Only in Japan:
For years, people in Japan have been enjoying the taste of mochi, a Japanese treat made from glutinous rice that’s been cooked and pounded to give it a delectably smooth and chewy consistency. Usually eaten as a traditional food for Japanese New Year, mochi has also been used in the world of confectionery, wrapped around fillings of sweet paste in the form of daifuku, paired with ice cream like Häagen-Dazs, and used in the ever popular Yukimi Daifuku mochi-covered ice cream balls manufactured by Lotte.
Fusion food, the Soviet way:
A simple salad called morkovcha or “Korean carrots” can be found in markets and on tables across the former Soviet Union. Despite its name, people from Korea probably won’t be familiar with this dish of julienned carrots marinated in white vinegar, vegetable oil, coriander, red pepper, and fresh garlic. But anyone from Uzbekistan will recognize it immediately.
The former Soviet Union is home to around 500,000 ethnic Koreans (or Koryo-saram), with the largest communities in Uzbekistan, Kazakhstan, and Russia. Their forebears had come from the northern part of Korea to Russia’s Far East in the 1860s to escape famine. In the early 1900s, another wave of Koreans fled repression by the Japanese colonial authorities. By the 1930s, nearly 200,000 Koryo-saram had settled in what was by then the Soviet Union.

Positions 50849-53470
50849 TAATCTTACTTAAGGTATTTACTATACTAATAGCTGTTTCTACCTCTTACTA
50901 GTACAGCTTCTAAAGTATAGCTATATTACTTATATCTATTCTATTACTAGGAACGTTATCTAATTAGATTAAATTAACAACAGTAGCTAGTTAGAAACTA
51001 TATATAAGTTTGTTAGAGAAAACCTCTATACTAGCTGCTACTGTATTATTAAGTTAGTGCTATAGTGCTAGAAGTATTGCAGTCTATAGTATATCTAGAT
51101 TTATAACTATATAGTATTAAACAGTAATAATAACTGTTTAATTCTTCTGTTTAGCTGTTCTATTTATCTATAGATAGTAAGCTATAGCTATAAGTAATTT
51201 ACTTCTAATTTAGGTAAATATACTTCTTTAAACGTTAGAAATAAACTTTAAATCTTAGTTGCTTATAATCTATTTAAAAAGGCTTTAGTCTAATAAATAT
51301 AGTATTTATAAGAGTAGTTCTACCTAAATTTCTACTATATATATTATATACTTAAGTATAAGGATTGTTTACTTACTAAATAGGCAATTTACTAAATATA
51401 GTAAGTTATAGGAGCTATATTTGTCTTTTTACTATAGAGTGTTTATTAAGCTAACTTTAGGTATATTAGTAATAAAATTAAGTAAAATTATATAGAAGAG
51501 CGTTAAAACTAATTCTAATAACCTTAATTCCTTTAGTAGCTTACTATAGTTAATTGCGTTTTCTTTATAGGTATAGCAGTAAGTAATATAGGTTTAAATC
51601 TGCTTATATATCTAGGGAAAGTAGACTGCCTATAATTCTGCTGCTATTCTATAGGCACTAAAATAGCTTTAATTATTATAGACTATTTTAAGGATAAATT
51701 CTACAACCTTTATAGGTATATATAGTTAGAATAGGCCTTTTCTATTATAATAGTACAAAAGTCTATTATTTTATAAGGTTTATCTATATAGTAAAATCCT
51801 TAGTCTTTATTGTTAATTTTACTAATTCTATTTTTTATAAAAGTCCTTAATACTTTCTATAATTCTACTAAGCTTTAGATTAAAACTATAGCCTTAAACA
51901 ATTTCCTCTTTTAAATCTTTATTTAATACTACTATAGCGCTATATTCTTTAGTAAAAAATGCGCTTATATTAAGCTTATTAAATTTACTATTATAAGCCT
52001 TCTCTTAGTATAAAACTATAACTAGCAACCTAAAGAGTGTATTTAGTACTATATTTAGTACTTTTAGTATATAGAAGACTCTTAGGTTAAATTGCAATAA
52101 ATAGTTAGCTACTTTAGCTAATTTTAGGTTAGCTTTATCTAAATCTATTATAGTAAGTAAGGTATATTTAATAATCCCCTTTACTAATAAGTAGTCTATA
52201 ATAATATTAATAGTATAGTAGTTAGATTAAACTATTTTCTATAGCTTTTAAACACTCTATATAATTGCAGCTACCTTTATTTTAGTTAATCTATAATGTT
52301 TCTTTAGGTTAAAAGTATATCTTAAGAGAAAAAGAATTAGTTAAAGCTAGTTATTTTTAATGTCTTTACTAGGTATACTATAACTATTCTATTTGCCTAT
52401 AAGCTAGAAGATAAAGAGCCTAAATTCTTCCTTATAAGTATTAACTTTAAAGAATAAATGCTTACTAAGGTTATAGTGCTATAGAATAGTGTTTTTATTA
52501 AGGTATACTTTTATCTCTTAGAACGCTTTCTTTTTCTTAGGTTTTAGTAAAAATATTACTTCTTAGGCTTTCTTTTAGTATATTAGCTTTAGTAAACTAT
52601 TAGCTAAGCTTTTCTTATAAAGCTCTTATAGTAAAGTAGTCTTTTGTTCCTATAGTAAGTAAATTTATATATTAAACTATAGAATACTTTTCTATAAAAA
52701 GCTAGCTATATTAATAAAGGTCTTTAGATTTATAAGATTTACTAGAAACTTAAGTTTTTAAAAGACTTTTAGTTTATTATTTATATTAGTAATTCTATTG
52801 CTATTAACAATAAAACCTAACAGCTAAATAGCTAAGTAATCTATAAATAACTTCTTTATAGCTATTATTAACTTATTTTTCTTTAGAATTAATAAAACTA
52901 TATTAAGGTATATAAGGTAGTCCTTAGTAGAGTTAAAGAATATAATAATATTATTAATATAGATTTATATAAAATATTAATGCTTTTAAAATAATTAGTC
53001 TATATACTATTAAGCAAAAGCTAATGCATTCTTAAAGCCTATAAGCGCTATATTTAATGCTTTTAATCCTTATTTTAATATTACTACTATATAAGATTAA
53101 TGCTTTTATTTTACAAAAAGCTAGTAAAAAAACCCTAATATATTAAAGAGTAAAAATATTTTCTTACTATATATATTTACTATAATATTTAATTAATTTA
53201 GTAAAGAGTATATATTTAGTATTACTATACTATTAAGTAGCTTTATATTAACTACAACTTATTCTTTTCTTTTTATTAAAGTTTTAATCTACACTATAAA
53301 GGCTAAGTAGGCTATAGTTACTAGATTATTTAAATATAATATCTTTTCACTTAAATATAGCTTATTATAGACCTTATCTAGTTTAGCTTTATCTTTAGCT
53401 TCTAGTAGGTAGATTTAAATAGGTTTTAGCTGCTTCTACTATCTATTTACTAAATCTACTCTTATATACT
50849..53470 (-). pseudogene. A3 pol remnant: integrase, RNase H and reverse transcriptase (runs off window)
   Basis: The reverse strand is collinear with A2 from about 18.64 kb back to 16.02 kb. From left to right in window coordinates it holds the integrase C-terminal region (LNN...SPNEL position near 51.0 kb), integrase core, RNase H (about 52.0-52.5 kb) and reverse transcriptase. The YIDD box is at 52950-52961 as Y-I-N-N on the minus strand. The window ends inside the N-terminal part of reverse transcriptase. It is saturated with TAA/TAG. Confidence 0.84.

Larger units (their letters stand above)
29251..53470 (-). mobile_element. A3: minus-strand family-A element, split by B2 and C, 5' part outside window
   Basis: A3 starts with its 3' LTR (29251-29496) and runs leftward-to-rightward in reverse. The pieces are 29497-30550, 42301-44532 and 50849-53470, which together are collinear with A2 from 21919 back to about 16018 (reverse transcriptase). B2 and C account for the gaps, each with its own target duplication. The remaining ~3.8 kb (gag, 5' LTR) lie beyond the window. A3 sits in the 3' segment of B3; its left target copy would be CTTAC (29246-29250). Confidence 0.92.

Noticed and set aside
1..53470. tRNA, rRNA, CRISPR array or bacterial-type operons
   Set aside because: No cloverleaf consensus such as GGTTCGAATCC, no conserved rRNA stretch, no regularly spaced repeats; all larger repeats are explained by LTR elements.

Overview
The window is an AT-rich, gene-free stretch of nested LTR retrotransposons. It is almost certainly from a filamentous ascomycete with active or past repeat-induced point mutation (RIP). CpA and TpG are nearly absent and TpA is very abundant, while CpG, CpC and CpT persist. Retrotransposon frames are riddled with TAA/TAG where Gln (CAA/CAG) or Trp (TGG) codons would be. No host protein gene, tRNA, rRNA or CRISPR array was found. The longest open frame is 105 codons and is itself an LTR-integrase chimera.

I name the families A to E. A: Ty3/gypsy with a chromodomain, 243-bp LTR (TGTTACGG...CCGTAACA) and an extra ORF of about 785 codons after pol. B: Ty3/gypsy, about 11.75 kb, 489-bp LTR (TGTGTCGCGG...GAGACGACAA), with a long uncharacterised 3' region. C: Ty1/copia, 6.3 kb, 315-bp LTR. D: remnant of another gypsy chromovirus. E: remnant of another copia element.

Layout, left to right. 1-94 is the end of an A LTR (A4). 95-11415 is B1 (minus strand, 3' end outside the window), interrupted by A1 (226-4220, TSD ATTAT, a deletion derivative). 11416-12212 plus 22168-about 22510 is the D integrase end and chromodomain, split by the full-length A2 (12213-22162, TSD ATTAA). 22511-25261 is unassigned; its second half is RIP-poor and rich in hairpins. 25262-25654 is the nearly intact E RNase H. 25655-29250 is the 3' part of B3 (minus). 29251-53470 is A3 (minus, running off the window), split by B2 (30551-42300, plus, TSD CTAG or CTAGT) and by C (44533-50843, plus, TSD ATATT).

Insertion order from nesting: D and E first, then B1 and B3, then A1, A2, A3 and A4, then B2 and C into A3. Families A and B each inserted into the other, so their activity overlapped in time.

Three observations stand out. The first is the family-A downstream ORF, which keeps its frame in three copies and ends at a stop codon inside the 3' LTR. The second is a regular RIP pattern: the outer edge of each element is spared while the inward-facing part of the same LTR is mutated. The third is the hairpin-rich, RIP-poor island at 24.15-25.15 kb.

In 1937, as tensions rose between the USSR and Japan, Joseph Stalin deemed the Soviet Koreans an “unreliable people” and forcibly relocated the population to remote parts of Uzbekistan and Kazakhstan. Many Koryo-saram died on the month-long journey. Those who survived were forced to start over with nothing in an unknown land. Hunger and extreme poverty marked the early years.
Koryo-saram cuisine diverged from traditional Korean cooking, first as the group mingled with Russians in the Far East and later in response to Central Asian influences and crops. Morkovcha is a prime example of this evolution: When common Korean ingredients such as napa cabbage weren’t available for kimchi, for example, carrots could make a handy substitute. Meanwhile, the coriander seeds and fresh cilantro often added to the salad are staples of Uzbek cuisine.
As Soviet Koreans moved around the USSR to study and work in the 1960s, their cuisine spread and morkovcha became a staple outside the diaspora. The crunchy, garlicky, sweet-and-sour salad is so well-loved, many grocery stores sell packaged spice mixes to make it at home.
Speaking of the former Soviet Union: